A brief hiatus allowed Alan Palomo of Neon Indian to regroup and redevelop his sound his band’s sound. On their latest album, 2015’s Vega Intl. Night School, the group dropped their lo-fi rock for neon bright, Miami Vice-like dirty synths. The experiment worked. Join Palomo for a DJ set at the Virgin Hotel’s gorgeous, 26th floor rooftop bar, Cerise, where fans will hopefully get insight into the array of influences that shape Neon Indian’s sound.
Cerise, 203 N. Wabash Ave., 21+, 9 p.m.
RP Boo and DJ Spinn
After years in underground music circles in Chicago, the city’s footwork scene has gained international recognition, especially in Europe and Japan. Icons of the music genre like RP Boo, a member of Teklife and a scheduled performer at this year’s festival, have found fame outside of the city’s borders. Visit Smart Bar for a footwork-focused night featuring RP Boo and DJ Spinn, along with other notable scene stars like Scratcha DVA, DJ Taye, and DJ Manny.
Smart Bar, 3730 N. Clark St., 21+, 10 p.m., $15
Musician Lorely Rodriguez is one of the most underrated performers currently working. Her combination of quirky, abrasive synths with empowering and provocative lyrics that address everything from sexual harassment to feminism makes her the kind of star we so desperately need in 2016.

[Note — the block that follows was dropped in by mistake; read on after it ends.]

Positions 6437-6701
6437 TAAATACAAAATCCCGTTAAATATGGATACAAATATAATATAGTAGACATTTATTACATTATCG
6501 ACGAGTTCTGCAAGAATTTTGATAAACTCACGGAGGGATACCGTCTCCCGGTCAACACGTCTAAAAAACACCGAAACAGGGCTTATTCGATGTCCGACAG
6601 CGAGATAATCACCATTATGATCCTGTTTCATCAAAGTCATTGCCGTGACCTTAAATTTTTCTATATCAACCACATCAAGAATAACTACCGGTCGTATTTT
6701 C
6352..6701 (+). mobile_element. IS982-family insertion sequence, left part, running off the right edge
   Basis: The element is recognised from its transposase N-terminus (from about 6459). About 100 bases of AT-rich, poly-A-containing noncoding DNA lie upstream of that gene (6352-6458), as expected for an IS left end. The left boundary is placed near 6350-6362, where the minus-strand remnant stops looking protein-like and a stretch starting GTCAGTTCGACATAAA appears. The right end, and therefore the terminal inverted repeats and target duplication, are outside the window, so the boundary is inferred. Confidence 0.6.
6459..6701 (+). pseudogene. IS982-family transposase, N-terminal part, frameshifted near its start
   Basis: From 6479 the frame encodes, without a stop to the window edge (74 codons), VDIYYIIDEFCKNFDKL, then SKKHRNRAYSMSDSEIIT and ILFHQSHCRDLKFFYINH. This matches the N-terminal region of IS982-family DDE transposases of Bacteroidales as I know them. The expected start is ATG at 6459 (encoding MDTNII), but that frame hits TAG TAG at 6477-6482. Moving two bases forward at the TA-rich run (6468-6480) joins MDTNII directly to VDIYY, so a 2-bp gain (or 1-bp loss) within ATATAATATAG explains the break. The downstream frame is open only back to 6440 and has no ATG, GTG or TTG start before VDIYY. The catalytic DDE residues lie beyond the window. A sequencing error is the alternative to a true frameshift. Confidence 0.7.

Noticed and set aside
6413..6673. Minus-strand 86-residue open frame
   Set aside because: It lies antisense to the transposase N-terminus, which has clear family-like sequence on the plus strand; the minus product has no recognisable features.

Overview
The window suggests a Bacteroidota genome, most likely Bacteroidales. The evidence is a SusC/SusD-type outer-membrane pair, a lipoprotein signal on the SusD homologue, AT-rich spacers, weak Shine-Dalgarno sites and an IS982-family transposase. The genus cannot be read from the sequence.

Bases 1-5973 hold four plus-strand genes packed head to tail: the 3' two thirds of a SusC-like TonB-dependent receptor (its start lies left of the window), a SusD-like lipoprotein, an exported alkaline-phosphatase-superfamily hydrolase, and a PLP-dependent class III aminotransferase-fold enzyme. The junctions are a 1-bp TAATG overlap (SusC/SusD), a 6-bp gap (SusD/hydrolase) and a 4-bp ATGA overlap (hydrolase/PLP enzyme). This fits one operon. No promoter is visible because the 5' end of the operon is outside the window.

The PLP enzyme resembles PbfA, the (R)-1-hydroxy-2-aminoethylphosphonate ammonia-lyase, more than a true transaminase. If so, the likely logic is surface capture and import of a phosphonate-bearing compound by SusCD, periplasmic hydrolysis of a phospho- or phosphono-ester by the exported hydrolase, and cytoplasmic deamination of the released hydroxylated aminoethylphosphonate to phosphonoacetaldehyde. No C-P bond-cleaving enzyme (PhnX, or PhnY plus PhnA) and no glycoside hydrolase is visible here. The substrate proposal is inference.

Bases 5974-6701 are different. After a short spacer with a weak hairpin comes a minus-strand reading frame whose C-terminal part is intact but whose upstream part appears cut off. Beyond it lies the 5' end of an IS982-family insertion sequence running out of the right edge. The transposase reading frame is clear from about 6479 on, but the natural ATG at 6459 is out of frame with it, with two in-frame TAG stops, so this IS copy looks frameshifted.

Schubas, 3159 N. Southport Ave., 21+, 11 p.m., $15
Cool down with a dose of folk rock from Brooklyn-based band Woods. Their performance serves as a nice break from the usual influx of nightlife-acquainted performers.
Subterranean, 2011 W. North Ave., 21+, 11 p.m., $15
This all-dude four-piece offers post-punk millennial style, meaning abrasive guitars, weird hooks, and angular rhythms, but slightly influenced by the rock trends of today. If you missed their early set at the festival, you won’t want to miss this second chance.
Beat Kitchen, 2100 W. Belmont Ave., 17+, 11 p.m., $12–$14
Whitney brunch DJ set
If you missed the local duo on Thursday, get your beats with your eats with this more intimate set at Nellcote in the West Loop that’s open to the public. Fuel up before the last day of the festival.
Nellcote, 833 W. Randolph St., 12-2 p.m.